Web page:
(a) The governing body of a municipality on its own motion may submit a proposed charter amendment to the municipality’s qualified voters for their approval at an election. The governing body shall submit a proposed charter amendment to the voters for their approval at an election if the submission is supported by a petition signed by a number of qualified voters of the municipality equal to at least five percent of the number of qualified voters of the municipality or 20,000, whichever number is the smaller.
A proposed charter amendment may be submitted to council via a petition “signed by a number of qualified voters of the municipality equal to at least five percent of the number of qualified voters of the municipality or 20,000, whichever number is the smaller.”
(a) For a petition signature to be valid, a petition must:
(1) contain in addition to the signature:
(A) the signer's printed name;
(B) the signer's:
(i) date of birth; or
(ii) voter registration number and, if the territory from which signatures must be obtained is situated in more than one county, the county of registration;
(C) the signer's residence address; and
(D) the date of signing; and
(2) comply with any other applicable requirements prescribed by law.
(b) The signature is the only information that is required to appear on the petition in the signer's own handwriting.
(c) The use of ditto marks or abbreviations does not invalidate a signature if the required information is reasonably ascertainable.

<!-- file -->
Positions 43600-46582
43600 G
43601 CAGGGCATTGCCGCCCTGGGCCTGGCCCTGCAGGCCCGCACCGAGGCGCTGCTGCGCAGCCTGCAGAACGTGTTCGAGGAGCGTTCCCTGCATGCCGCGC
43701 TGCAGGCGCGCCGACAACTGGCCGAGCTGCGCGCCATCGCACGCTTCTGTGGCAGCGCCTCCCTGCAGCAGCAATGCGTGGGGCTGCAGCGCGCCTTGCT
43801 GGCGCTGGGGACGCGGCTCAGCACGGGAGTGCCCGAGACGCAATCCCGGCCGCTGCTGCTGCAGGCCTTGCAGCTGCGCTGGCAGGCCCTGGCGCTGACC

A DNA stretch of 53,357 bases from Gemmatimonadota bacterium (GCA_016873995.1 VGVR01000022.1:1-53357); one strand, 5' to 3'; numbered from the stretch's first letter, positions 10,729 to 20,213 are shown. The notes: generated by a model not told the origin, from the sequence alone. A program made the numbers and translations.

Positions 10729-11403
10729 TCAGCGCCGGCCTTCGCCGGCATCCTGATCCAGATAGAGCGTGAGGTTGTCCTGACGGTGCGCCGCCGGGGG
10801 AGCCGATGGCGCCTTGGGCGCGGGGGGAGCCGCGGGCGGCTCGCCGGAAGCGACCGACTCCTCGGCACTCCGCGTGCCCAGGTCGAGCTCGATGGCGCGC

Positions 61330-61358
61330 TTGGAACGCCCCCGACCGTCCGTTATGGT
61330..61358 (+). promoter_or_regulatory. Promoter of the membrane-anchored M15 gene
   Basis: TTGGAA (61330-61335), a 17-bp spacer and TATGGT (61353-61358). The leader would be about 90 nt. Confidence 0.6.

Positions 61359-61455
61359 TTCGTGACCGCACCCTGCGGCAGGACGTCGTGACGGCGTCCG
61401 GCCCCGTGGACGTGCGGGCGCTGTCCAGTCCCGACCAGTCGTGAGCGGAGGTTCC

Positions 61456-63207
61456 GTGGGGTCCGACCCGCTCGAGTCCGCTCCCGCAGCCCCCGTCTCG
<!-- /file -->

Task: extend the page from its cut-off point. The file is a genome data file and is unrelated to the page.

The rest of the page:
(d) The omission of the state from the signer's residence address does not invalidate a signature unless the political subdivision from which the signature is obtained is situated in more than one state. The omission of the zip code from the address does not invalidate a signature.
(e) A petition signature is invalid if the signer signed the petition earlier than the 180th day before the date the petition is filed.
Texas Local Government Code, Section 9.004(b) provides that the election on proposed charter amendments be held on the first authorized uniform election date or on the earlier of the date of the next municipal general election or presidential general election. That section also mandates that a proposed amendment not contain more than one subject, and that the ballot must be prepared so that a voter may approve or disapprove any one amendment without having to approve or disapprove all of the amendments.
Texas Constitution, Article XI, Section 5 provides that no city may hold an election to amend its charter sooner than the 731st day after its most recent charter election.